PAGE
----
JEMEZ SPRINGS — It was 7 p.m. when the sun began its descent behind the Jemez Mountains.
As the sky shifted from periwinkle to gray, hundreds of people spread out across the Jemez Historic Site to look at the stars through a variety of professional-grade telescopes.
First was Sirius, the brightest point in the galaxy, located more than 8.6 light-years — or 51.6 trillion miles — away from Earth.
Moments later, Orion’s Sword, Betelgeuse and the Big Dipper formed. And soon, it looked as if someone had dumped a bottle of glitter above the New Mexico landscape.
As the night grew darker and stars got brighter, astronomers used lasers to point to constellations, and participants at the historic site’s Star Party on March 30 shuffled from one scope to the next for a closer look.
“Wow, look mom,” one child said, peering through the eye of a telescope almost twice his size as his mother lifted him to the viewfinder. “This is so cool.”
More than 300 people gathered at the site on N.M. 4, high in the Jemez Mountains — home to archaeological remains of the 16th-century Giusewa Pueblo — for the third Star Party in the last year. Following a small event in April 2018 and a second in October that brought an estimated 700 visitors to the site, the village of Jemez Springs and the Jemez Historic Site have partnered with plans to host quarterly events where people can learn more about “the world beyond,” as many called it.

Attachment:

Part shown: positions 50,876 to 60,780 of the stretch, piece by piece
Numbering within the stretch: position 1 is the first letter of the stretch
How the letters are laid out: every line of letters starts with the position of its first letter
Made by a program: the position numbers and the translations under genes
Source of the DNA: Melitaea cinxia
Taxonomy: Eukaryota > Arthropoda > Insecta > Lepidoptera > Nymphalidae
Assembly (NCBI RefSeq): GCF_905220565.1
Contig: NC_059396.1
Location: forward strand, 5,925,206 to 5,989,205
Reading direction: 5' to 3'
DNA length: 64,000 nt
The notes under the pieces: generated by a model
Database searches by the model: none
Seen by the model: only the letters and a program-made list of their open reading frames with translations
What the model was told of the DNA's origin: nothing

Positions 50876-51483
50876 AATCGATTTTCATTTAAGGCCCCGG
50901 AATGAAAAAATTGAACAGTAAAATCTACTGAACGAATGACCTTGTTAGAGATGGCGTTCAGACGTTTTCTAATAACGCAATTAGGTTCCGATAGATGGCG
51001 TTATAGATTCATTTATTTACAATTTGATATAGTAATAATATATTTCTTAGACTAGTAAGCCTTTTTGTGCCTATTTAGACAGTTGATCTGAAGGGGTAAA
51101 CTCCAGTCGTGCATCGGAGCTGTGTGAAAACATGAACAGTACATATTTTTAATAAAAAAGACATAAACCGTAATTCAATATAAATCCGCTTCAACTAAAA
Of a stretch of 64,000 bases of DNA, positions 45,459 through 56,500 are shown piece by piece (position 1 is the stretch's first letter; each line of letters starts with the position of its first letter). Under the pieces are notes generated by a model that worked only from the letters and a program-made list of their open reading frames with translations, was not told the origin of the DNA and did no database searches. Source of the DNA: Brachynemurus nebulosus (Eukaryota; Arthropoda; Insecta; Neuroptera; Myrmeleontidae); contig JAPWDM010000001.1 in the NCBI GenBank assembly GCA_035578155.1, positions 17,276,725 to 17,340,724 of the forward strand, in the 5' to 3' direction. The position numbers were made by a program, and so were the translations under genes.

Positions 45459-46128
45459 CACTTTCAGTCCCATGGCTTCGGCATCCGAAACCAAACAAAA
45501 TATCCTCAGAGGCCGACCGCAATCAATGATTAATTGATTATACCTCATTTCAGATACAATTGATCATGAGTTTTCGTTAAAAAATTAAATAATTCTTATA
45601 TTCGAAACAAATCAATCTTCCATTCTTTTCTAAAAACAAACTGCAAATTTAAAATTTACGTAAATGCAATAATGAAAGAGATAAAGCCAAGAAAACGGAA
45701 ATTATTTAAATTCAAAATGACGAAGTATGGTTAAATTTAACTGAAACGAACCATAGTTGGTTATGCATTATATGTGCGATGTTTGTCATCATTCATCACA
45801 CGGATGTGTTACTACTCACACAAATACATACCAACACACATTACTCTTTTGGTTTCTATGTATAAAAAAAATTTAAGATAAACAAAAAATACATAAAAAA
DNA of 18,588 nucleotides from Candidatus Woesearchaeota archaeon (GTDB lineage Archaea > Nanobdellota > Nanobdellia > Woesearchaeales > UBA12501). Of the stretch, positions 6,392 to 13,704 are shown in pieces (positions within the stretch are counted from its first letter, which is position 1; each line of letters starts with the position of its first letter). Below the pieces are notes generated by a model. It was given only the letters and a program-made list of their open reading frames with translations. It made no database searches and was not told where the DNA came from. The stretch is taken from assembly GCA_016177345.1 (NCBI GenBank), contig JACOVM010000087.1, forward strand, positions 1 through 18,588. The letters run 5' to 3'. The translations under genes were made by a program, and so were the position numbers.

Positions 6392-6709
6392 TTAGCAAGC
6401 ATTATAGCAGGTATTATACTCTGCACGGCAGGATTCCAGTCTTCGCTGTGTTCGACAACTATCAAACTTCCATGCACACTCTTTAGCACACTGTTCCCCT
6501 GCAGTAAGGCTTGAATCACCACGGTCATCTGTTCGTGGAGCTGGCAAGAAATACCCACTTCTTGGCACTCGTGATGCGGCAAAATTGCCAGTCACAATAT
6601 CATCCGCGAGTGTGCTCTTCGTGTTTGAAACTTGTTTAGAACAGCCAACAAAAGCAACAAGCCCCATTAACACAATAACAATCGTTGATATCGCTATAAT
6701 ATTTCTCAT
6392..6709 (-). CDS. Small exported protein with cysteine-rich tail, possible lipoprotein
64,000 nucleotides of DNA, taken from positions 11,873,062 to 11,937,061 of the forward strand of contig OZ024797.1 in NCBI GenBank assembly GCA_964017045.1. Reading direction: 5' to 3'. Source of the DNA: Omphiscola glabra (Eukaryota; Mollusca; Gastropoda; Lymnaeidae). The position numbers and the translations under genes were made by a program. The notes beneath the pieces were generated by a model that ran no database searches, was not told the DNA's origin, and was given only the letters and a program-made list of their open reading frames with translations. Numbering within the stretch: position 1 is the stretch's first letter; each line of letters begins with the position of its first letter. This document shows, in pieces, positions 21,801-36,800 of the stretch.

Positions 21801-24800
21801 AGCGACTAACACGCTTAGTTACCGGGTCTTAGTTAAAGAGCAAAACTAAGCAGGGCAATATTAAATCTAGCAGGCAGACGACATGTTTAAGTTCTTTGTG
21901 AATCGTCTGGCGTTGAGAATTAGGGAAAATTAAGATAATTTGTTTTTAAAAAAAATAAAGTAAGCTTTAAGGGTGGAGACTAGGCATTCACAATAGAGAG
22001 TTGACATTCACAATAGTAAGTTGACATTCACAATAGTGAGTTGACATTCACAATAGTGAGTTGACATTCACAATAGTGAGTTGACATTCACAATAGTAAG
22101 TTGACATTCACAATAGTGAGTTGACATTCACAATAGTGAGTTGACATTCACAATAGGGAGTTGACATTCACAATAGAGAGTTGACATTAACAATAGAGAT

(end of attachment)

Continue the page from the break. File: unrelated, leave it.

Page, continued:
New Mexico, a vast and sparsely populated state with frequently clear skies, is home to five places designated as official dark sky sites by the International Dark Sky Association: Chaco Culture National Historical Park in northwest, Capulin Volcano National Monument and Clayton Lake State Park in the northeast, Salinas Pueblo Missions National Monument in the central part of the state and Cosmic Campground in the southwestern Gila National Forest.
But many other locations in the state, such as the Jemez Historic Site, also are increasingly a draw for astrotourists — travelers in search of dark, clear night skies for stargazing.